• Right now the Lakers need two starters and the entire bench. They might spend all their cap space on one person. If they do, the CBA leaves them with incredibly stingy options (the mid-level, minimum contracts) to pay even starters, let alone the entire bench. It’s hard to see how the majority of next year’s 15-man roster won’t be on minimum deals. Question lingering in my head from the injured Warriors in the Finals: How many minutes a game can you play minimum players and be good? The Lakers will be attempting to break that record.

  • Virginia Tech’s Nickeil Alexander-Walker was selected 17th and says: “That means I chose the right profession.”

  • Maybe it feels like a Canadian invasion. Raptors champions, four first-round picks. Barrett broke into fluent French in his press conference, and the newest Knick said: “I call New York just a bigger version of Toronto.”

  • LeBron James recently said in an interview that he has a lot of advice for Zion Williamson, and that Zion knows how to reach him. Zion says he saw the interview. “Yeah, I probably will hit him up.” It’s the next part that seemed so honest: “Hopefully he responds to me.”

  • Much of the night there was excitement about the tumble of Bol Bol, Manute Bol’s sweet-shooting center of a son, who—coming off a bad injury—fell to the second round.

HENRY: Dikembe Mutombo’s nephew Mfiondu Kabengele is on his way to the Clippers. What role did Mutomobo play in Kabengele’s life? “He's always flown us out to family events, graduations, Christmas, Thanksgiving. So when basketball started to get involved, it was probably going to my freshman year, my Elite Eight run. Just picking his brain and asking him a lot of questions. And by me doing that, I think he recognized that I was very interested and poised about the game and the next level. So that's when it grew to picking his brain about how to eat, the nutrition, the day-to-day, challenges you would face off the court and on the court. He's given me so many gems.”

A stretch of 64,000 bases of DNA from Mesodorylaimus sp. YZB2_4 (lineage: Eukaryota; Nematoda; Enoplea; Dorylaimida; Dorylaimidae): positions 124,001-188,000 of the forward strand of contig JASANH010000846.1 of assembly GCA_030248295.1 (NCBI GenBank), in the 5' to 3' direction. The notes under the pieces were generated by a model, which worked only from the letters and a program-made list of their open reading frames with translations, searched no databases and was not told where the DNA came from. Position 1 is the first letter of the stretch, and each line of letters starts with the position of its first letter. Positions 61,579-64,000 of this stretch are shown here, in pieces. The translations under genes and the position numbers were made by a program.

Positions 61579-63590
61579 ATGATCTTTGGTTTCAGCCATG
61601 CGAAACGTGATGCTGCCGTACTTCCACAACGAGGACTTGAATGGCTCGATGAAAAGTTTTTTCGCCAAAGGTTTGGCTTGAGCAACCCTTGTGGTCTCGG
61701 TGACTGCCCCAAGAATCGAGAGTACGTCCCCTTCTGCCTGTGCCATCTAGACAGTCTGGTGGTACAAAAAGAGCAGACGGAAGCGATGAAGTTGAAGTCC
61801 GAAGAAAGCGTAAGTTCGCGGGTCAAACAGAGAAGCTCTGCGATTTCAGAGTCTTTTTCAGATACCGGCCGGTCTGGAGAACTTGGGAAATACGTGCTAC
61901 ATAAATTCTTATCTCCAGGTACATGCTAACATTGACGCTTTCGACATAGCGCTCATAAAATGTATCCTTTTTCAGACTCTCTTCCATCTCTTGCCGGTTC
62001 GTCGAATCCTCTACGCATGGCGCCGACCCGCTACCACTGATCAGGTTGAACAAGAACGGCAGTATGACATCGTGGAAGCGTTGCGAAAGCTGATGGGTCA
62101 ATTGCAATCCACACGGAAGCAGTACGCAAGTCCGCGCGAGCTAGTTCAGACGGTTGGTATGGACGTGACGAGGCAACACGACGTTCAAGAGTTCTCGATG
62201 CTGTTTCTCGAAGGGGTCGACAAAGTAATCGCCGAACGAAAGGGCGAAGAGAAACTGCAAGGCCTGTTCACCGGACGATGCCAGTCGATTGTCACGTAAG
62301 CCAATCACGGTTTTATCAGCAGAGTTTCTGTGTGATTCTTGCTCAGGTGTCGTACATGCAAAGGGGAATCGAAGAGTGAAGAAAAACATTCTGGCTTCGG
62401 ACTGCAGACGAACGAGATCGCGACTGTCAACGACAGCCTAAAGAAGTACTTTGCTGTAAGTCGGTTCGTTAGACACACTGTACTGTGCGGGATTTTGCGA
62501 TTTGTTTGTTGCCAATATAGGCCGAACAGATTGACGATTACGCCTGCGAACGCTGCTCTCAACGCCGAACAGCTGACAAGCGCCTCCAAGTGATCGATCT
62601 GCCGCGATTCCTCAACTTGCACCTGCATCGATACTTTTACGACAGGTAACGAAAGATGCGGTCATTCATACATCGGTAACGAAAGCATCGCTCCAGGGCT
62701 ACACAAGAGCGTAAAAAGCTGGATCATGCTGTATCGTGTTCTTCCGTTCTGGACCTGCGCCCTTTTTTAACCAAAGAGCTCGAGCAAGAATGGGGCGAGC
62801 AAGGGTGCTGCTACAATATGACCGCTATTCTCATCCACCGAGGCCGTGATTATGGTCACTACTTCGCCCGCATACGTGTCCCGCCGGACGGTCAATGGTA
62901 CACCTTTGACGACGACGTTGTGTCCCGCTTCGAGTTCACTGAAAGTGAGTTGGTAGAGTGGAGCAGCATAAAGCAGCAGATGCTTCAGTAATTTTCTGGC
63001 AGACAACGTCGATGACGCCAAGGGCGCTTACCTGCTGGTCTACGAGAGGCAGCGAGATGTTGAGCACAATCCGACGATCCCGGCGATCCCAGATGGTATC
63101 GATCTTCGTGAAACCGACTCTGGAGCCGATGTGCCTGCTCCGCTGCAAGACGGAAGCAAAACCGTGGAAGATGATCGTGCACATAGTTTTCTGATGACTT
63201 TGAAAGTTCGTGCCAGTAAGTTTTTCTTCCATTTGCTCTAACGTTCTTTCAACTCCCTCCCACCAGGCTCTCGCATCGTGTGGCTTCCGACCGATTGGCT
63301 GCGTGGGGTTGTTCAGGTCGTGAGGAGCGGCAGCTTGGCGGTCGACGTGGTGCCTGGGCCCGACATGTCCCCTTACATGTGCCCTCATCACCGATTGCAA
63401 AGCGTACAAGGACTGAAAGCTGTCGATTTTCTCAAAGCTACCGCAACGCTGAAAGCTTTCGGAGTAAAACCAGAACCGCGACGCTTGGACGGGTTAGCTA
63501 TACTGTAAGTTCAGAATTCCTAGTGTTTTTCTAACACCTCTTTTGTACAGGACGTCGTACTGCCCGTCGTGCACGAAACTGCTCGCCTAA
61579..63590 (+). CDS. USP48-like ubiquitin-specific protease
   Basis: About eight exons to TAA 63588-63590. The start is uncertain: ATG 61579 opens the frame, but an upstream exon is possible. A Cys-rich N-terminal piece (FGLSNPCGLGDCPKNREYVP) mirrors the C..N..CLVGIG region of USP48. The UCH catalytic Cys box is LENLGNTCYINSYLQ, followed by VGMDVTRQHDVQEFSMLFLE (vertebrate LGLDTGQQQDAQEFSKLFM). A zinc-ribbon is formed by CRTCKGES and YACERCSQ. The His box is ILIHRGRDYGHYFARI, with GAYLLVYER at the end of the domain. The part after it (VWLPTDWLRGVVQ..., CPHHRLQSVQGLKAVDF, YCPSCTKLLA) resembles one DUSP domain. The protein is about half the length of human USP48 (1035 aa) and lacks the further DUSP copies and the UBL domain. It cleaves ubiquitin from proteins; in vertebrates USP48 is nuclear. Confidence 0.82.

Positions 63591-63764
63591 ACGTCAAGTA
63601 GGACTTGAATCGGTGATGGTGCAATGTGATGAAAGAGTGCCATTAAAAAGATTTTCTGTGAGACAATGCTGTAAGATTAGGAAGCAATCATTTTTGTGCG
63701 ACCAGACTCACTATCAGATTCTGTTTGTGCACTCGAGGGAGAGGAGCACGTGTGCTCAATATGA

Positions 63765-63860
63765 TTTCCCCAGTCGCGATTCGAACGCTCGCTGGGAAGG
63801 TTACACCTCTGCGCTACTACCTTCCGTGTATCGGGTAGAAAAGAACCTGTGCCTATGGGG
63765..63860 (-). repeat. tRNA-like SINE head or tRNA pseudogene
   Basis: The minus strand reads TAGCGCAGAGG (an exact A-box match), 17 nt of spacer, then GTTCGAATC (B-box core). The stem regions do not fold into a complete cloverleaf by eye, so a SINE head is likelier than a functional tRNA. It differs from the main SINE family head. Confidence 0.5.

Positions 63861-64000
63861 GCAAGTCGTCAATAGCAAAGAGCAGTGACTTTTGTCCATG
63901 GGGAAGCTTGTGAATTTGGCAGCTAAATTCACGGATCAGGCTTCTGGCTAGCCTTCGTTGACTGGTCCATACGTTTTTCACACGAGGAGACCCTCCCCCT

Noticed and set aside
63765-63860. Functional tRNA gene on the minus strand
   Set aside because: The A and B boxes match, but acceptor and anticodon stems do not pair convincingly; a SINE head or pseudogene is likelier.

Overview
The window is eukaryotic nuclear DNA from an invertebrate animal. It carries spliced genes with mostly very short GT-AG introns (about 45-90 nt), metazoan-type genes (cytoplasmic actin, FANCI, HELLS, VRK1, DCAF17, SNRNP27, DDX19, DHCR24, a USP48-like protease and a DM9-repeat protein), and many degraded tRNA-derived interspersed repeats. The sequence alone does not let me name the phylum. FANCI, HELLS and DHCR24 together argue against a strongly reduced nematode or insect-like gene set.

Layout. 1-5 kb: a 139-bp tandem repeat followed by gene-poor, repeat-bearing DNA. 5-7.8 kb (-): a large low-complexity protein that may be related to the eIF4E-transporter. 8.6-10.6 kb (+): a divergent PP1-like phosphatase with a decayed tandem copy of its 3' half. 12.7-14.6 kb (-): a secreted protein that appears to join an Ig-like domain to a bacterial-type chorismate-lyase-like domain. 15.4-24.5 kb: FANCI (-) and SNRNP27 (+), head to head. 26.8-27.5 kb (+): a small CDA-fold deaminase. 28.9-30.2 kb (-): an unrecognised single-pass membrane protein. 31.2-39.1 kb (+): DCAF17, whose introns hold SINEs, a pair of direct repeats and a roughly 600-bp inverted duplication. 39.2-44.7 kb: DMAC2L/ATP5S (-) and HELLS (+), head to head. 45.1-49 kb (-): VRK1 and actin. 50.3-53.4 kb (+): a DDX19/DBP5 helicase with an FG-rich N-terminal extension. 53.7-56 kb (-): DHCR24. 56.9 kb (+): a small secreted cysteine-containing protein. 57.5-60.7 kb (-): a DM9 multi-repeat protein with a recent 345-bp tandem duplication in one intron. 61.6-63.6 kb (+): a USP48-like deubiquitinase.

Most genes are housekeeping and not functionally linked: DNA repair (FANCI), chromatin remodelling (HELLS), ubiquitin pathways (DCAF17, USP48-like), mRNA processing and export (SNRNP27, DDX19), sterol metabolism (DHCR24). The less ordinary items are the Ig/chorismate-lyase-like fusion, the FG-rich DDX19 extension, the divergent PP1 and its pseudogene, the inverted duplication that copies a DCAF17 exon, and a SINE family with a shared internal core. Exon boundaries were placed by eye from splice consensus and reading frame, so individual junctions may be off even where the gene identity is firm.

DAVID: Thomas Friedman wrote a book called The World is Flat. The NBA, and the draft, are examples that the basketball world is flat too. Not just in terms of how global the game is, but more because of the sameness we see from one player to the next in the drafts over the past few years. Giannis Antetokounmpo will likely be the regular-season MVP. Kawhi Leonard was the Finals MVP. Neither was a lottery pick. Draymond Green has been deeply instrumental in the Warriors’ success, just as Pascal Siakam was to Toronto this year. Green went in the second round, and Siakam was a late first rounder. Fred VanVleet earned one Finals MVP vote, an undrafted player from Wichita State. In fact, the final four NBA teams didn't have a single lottery pick from the last five years playing for them.

We hear draft comments centering on “finding gems.” That's not how I see it. Mostly, these gems are all nearly the same. Instead of seeing them as jewels, see the players are very similar pieces of clay. In the hands of the right artist, we’ll see more Draymonds, Siakams, and Kawhis. Had those three players been drafted by some of the worst franchises in the NBA, I have no doubt they wouldn't be where they are now as players. In this draft, I see the first two picks—Zion and Ja Morant—as having games that translate anywhere. Starting with Barrett, now headed to New York, what the next 58 draft picks become is significantly hinging on just how talented their franchises are in turning young players into valuable contributors.